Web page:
Yet more people joining the platforms lowers the quality of service and increases both personal risks and negative side effects for the broader community. Publications have reported on cases in which workers were run over, and then declared ineligible to work by their employer for failing to make deliveries. Increasing work means that app drivers are frequently so exhausted that they fall asleep at the wheel. Gig workers sometimes use the poor working conditions and high-risk environment as pretext to cut corners and not provide customers with the quality and safety companies promise. Reports of inappropriate behavior and hazardous situations produced by drivers are on the rise. A complaint from a woman who had to get out of a moving car because the driver didn’t follow her instructions or the path marked by the app was shared more than a million and a half times on Facebook and received more than 1,400 comments sharing similar situations.
Finally, with the pandemic raging, workers are also at high risk of contagion – both catching and spreading the disease – and receive no medical insurance from their employers. For instance, Uber reported on February 1 that it suspended 240 accounts due to a possible case of exposure in the capital that occurred 27 days before the first contagion in the country was confirmed. On July 2, the ride-share app Didi reported a record of 500 confirmed or quarantined cases.
Toward better regulation
These factors have created a dangerous situation. The pandemic has highlighted the fact that regulation is necessary to protect workers and the public during this crisis and beyond.
Currently, these companies enjoy nearly nonexistent regulation and pay almost no taxes. Platform partners file tax returns as independent workers and it was not until June 2020 that a legal reform to charge value-added tax (VAT) on digital platform transactions took effect. Some companies have passed this tax directly to the consumer, but are still obliged to enroll in the Federal Taxpayer Registry to report payment of VAT and income tax.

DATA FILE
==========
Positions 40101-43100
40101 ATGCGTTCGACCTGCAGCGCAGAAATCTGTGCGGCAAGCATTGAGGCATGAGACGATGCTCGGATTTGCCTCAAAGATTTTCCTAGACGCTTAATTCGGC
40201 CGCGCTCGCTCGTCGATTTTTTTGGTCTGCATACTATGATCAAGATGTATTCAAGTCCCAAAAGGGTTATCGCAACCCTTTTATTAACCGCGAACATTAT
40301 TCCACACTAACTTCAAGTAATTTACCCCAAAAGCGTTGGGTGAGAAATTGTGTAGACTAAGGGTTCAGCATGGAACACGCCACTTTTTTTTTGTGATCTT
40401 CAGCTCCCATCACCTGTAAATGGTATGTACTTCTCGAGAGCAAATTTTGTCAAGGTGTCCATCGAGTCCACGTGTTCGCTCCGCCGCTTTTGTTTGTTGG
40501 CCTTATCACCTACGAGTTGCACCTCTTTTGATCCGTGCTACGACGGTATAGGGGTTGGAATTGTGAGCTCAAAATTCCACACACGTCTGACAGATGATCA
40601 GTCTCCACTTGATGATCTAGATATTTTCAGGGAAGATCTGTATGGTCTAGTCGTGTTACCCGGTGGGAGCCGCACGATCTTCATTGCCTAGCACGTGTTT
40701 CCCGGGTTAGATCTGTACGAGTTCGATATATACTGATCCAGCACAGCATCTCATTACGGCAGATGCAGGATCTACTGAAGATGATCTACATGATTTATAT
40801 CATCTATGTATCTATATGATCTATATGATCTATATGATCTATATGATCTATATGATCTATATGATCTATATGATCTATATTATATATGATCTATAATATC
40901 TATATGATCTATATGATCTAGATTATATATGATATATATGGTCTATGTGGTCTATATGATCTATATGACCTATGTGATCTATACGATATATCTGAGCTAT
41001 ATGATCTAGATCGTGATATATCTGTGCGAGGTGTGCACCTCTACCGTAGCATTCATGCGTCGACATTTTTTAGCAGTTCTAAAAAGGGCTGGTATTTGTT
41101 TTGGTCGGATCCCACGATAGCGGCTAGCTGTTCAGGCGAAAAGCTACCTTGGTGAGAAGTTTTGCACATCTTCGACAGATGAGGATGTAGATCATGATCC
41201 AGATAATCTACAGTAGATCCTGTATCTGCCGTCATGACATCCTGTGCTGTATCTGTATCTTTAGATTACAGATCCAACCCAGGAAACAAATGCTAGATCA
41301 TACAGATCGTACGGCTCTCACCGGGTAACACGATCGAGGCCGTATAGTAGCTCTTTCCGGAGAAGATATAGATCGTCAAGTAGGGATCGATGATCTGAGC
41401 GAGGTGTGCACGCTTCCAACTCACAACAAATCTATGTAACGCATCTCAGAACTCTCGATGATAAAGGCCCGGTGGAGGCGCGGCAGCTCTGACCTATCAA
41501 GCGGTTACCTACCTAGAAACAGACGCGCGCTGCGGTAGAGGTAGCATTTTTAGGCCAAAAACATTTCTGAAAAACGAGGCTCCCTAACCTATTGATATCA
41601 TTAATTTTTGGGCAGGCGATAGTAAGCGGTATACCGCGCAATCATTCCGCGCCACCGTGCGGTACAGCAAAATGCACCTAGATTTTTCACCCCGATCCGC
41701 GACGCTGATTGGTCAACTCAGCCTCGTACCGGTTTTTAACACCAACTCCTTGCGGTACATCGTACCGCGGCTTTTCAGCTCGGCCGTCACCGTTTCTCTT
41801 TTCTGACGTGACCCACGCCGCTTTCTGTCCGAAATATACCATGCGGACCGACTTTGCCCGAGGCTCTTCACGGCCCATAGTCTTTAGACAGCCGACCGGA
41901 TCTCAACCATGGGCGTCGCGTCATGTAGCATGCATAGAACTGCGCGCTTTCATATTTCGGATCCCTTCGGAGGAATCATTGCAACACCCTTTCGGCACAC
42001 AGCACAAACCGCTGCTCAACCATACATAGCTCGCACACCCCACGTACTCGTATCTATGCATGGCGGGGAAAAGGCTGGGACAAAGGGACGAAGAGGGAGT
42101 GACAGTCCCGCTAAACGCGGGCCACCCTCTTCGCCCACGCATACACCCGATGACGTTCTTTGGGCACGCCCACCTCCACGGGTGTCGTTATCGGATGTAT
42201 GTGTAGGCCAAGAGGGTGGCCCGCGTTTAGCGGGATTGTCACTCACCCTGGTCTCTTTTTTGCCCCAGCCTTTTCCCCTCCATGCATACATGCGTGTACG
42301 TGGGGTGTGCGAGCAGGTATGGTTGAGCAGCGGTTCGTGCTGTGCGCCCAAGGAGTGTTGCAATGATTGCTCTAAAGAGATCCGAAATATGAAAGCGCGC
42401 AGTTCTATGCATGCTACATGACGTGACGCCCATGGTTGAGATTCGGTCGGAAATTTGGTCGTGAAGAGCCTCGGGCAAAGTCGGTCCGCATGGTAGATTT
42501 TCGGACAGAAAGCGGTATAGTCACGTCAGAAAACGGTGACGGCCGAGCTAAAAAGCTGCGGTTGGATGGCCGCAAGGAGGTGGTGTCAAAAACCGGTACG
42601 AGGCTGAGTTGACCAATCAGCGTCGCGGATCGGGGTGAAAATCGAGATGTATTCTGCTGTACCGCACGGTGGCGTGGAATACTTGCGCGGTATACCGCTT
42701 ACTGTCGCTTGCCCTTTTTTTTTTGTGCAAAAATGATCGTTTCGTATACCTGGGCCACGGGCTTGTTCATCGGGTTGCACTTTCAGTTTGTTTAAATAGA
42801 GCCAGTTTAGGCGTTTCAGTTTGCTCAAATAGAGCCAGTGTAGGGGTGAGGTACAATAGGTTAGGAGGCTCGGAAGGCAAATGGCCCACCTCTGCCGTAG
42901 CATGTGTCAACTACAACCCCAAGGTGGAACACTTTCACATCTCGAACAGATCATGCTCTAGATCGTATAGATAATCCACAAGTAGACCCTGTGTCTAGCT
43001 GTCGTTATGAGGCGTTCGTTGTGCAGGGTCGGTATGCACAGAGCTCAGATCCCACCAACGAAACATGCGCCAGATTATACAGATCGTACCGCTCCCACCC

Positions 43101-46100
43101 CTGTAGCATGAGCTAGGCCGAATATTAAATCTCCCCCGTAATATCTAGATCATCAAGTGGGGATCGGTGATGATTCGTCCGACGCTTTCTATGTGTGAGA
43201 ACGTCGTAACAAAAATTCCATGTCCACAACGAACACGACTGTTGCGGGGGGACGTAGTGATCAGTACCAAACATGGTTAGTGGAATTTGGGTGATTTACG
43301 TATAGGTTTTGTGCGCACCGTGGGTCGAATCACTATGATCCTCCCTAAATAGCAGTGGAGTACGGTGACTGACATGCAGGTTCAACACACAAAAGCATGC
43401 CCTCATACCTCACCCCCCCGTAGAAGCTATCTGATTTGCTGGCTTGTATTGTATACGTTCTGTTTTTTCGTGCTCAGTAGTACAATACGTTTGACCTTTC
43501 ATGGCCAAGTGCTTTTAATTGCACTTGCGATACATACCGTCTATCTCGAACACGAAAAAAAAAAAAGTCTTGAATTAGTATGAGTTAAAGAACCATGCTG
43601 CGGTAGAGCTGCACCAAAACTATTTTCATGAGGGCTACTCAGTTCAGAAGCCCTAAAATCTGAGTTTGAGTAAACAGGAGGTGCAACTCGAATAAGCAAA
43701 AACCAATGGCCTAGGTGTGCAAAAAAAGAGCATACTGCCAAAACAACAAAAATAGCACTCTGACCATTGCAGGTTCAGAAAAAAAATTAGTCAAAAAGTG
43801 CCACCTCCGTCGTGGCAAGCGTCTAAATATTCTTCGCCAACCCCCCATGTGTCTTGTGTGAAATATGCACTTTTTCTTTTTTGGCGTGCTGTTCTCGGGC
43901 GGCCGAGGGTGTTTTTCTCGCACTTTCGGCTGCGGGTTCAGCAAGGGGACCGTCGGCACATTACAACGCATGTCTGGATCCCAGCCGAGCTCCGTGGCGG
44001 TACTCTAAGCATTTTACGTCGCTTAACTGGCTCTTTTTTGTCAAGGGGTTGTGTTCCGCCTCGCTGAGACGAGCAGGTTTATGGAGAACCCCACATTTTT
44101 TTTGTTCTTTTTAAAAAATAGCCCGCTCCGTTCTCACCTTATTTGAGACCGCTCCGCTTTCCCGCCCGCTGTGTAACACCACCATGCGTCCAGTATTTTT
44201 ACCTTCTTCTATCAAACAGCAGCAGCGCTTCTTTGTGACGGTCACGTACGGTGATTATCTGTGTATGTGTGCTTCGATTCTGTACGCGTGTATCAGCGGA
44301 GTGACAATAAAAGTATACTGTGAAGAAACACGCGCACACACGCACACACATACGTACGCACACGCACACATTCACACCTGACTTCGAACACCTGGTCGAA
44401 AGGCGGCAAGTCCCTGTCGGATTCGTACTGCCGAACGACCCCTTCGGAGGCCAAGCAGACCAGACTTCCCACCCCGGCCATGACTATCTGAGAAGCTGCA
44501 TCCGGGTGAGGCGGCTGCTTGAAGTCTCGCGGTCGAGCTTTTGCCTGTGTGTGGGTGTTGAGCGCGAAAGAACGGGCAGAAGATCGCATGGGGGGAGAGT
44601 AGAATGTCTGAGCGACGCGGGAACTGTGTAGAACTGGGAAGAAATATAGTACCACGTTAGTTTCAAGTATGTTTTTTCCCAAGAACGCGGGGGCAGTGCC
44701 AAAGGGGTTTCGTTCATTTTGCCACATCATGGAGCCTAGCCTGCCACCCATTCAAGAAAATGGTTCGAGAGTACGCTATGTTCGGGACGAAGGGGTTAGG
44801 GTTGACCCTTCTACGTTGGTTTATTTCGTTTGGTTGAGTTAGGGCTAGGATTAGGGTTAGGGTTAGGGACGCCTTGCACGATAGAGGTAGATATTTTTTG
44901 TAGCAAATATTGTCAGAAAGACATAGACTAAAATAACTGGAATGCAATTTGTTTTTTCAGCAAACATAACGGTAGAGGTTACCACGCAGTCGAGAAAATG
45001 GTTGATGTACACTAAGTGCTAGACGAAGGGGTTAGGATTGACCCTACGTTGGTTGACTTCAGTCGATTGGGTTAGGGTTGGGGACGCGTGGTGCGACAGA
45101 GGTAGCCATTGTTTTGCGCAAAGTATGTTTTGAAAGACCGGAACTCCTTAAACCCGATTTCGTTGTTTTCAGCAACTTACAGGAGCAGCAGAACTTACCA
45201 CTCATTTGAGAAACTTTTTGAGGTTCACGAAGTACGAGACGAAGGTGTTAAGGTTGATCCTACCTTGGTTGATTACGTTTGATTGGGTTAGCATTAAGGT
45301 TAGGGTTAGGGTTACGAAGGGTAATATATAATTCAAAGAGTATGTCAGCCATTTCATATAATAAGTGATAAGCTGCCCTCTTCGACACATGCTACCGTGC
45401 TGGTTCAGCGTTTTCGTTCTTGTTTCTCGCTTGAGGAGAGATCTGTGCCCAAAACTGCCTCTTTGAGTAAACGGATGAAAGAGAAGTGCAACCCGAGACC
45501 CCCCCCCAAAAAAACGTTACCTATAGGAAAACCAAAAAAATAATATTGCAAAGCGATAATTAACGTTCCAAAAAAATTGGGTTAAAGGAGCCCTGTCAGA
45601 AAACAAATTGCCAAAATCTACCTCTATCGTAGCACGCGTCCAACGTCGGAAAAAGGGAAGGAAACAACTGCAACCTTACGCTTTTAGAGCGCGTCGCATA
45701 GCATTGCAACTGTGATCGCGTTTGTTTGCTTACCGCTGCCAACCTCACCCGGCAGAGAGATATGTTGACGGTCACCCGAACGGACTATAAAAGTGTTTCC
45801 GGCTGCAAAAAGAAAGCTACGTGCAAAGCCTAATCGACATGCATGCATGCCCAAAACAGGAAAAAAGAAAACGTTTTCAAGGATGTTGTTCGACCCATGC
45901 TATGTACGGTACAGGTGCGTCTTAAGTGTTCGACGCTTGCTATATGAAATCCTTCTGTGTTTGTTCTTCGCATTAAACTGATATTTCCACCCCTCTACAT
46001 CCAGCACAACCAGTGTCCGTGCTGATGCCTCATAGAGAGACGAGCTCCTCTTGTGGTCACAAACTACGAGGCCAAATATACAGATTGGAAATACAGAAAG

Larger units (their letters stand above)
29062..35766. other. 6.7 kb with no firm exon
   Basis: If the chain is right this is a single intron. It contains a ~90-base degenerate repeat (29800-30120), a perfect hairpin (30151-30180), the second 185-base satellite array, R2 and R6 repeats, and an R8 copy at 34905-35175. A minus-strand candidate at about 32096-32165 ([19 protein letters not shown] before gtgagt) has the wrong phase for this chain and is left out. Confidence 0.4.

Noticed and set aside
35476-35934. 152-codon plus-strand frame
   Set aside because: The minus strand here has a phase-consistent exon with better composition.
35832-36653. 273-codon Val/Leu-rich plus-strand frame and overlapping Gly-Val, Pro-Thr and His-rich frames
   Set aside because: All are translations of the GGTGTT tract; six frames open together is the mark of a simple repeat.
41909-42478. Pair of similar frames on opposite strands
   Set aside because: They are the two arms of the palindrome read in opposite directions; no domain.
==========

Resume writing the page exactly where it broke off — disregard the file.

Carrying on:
While this constitutes substantial progress, a huge regulatory challenge remains and much could still be done to make this growing gig economy safer. For example, regulatory agencies could demand access to company databases to act more quickly and decisively in response to reports of accidents or crimes and to clearly establish sanctions and responsibilities.
In the years ahead, worker organizations may offer a pathway to dignify gig work and gain recognition of a labor relationship with companies. Finally, awareness-building campaigns could be intensified to encourage customers to use services that maintain the best employment practices. Such actions show that, although this business model is here to stay, it is still possible to build a more just framework for this side of the digital economy.
The English version of this article was first published as part of the “Tech and Covid-19” series by the Heinrich Boell Foundation in Brussels, Hong Kong and Washington, DC.
About the Author
Rodolfo Aguirre Reveles is Coordinator of Democracy and Human Rights at the Mexico City’s Heinrich-Böll-Stiftung Office. He has a degree in economics and master studies in International Business from the National Autonomous University of Mexico. He has worked by civil society organizations on public policy, human rights and impact of the Mexico-European Union Free Trade Agreement.